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Soccer options live and kicking for Murrayfield
Edinburgh
March 8, 2000

Murrayfield could stage a major soccer clash next season - if Hearts draw a plum European tie.
The home of Scottish rugby union has housed the round-ball game only once previously, a charity friendly between the Scottish parliamentarians and Sportscotland earlier this year.
There have been suggestions in the past that Hearts and the Scotland national side might be considering moving to the 67,500 capacity stadium, although both have been strongly rejected. However, the introduction of Tynecastle director Andrew Flanagan as one of three new non-executive SRU directors is bound to lead to closer integration
between the two parties. Flanagan admitted that the day when Hearts run out at Murrayfield, sited less
than a mile from their own home, may not be far away. "Football is changing, and you have to look at ways of maximising your revenue from every game," said Flanagan, who is also chief executive of Scottish Media Group. "Tynecastle has a capacity of 18,000, and even for matches against the Old Firm that is an adequate number. But if they happened to get into Europe and draw someone like Barcelona or Bayern Munich in a match that a greater number of people wanted to attend it would be worth exploring Murrayfield as a potential venue.
"As a Hearts fan, it would be great to think that 50,000 supporters might want to go to one of our games.''
Fraser Livingston, chairman of chartered surveyors NAI Gooch Webster and Royal Bank of Scotland director Bill Wilson will join Flanagan and businessman Ken Scobie on the new board. Scobie welcomed all three into their new roles, created following Lord Mackay's all-encompassing report into the Scottish game last year.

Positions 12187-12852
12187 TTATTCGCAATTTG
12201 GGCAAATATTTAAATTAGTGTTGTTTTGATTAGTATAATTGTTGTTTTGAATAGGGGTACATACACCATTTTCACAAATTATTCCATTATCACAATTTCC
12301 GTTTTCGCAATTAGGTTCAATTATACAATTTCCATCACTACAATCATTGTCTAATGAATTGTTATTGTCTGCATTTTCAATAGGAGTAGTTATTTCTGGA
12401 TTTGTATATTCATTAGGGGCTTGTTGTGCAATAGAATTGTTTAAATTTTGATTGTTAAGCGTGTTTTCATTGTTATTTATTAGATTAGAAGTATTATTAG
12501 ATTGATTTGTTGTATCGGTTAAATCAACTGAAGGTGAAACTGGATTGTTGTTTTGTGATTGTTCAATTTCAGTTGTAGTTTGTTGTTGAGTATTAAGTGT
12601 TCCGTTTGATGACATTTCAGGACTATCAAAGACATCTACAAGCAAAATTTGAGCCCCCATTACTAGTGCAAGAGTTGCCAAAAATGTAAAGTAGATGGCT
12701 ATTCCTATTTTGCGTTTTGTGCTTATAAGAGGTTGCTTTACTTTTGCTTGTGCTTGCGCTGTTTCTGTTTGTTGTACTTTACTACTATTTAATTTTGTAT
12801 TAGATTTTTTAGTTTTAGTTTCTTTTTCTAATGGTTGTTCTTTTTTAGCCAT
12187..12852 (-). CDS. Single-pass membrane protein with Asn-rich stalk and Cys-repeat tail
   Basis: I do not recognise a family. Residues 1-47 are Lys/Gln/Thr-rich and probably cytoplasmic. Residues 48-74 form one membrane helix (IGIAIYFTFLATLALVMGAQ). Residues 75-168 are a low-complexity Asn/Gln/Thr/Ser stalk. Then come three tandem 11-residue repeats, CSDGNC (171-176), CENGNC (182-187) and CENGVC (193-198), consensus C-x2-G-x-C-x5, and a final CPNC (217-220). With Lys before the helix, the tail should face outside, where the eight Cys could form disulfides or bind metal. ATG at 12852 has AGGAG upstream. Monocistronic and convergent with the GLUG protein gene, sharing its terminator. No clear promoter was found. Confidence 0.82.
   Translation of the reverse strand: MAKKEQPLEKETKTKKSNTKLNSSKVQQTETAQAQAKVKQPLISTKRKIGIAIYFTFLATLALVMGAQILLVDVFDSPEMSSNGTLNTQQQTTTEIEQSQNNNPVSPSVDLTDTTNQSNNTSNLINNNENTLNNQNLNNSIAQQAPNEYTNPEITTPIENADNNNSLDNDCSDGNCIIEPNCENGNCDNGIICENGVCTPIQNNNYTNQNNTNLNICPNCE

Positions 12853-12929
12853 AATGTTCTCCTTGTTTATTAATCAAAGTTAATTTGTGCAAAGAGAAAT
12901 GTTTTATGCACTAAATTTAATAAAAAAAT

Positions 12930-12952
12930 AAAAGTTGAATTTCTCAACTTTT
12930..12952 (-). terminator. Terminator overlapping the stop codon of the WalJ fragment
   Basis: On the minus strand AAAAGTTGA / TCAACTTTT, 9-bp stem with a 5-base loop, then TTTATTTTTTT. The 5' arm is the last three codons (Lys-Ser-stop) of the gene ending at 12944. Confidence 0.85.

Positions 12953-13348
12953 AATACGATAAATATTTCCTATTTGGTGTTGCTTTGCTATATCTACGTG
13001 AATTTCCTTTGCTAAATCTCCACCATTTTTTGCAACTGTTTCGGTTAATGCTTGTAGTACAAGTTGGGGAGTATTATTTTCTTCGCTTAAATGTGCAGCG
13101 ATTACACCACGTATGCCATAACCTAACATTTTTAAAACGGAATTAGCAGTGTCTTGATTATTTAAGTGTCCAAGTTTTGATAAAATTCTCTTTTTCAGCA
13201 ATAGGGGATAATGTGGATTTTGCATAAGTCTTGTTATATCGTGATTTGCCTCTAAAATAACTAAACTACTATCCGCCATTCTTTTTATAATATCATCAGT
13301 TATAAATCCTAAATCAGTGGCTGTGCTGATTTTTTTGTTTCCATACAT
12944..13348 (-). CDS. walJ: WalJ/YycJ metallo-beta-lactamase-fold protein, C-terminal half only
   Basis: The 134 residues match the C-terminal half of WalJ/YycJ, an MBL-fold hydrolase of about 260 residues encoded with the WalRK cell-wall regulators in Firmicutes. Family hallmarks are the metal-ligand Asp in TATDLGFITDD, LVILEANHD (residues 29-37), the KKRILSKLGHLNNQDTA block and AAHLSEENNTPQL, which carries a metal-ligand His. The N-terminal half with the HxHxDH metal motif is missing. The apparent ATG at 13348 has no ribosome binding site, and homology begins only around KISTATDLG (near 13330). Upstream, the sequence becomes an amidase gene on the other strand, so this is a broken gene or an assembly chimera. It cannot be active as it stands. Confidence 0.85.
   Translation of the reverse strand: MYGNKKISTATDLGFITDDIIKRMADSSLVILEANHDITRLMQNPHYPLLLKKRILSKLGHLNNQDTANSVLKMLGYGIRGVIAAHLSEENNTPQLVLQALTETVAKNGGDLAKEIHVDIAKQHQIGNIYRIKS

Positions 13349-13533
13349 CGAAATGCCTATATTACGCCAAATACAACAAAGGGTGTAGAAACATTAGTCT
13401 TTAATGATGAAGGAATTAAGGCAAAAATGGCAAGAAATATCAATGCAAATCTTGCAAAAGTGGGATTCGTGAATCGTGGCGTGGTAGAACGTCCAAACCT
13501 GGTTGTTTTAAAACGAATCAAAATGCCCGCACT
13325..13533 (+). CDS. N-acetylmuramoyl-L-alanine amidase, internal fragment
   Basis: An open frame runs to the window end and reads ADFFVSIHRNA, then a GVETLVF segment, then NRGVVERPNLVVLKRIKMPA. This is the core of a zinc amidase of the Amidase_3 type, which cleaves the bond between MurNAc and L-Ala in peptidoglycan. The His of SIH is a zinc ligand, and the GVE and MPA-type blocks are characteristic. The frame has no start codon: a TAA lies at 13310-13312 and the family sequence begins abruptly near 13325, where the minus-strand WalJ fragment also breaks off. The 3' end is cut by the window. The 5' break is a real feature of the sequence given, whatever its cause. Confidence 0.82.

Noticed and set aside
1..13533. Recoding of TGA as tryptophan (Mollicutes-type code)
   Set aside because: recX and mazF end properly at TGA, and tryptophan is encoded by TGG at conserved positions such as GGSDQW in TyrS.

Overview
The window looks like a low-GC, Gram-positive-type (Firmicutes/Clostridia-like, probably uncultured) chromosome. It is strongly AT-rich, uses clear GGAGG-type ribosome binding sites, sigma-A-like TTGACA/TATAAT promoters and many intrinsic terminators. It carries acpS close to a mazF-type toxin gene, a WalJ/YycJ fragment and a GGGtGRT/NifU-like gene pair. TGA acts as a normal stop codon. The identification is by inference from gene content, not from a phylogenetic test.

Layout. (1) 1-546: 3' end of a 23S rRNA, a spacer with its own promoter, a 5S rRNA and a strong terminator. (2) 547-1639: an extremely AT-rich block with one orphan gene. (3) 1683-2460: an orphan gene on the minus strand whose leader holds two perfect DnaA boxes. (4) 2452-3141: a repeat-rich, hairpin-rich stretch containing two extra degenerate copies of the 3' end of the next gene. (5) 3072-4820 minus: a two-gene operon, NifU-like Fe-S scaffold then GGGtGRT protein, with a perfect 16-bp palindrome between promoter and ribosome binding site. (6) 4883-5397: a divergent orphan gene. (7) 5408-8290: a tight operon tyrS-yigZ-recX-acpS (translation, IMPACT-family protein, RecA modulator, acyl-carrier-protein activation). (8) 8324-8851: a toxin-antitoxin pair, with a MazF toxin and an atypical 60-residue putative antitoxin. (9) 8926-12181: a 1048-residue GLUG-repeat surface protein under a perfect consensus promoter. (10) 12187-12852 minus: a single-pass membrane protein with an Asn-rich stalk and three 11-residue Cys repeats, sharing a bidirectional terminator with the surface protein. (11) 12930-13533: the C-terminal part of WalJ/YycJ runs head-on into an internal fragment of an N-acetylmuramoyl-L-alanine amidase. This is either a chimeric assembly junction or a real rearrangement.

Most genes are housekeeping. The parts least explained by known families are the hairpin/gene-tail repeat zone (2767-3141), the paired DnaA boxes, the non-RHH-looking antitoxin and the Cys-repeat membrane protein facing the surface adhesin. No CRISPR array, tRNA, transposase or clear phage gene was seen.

SRU chief executive Bill Watson also confirmed that a marketing director, the only post yet to be filled, has been targeted and will be unveiled within the next "six to eight weeks".
Meanwhile, Scobie refused to rule out suggestions that the back pitches at Murrayfield could be sold off for property development. When rumours of the move surfaced last year the SRU were quick to suggest that any development of the land behind the main stadium would be for the use of rugby-related activities only.
Scobie, however, backtracked from that position today, insisting he has an open mind on an eagerly anticipated report from Drivers Jonas. "There is no point in limiting them too much," he said. "We will wait for them to come back with a report and take a view on it. There are certain things one might not want to see, but I am sure they are
looking at all kinds of development - pleasure, retail, commercial and residential. But, rather than a one-off payment, I would prefer us to derive an income stream from any project which would make the apple which everyone wants to bite into that much bigger."

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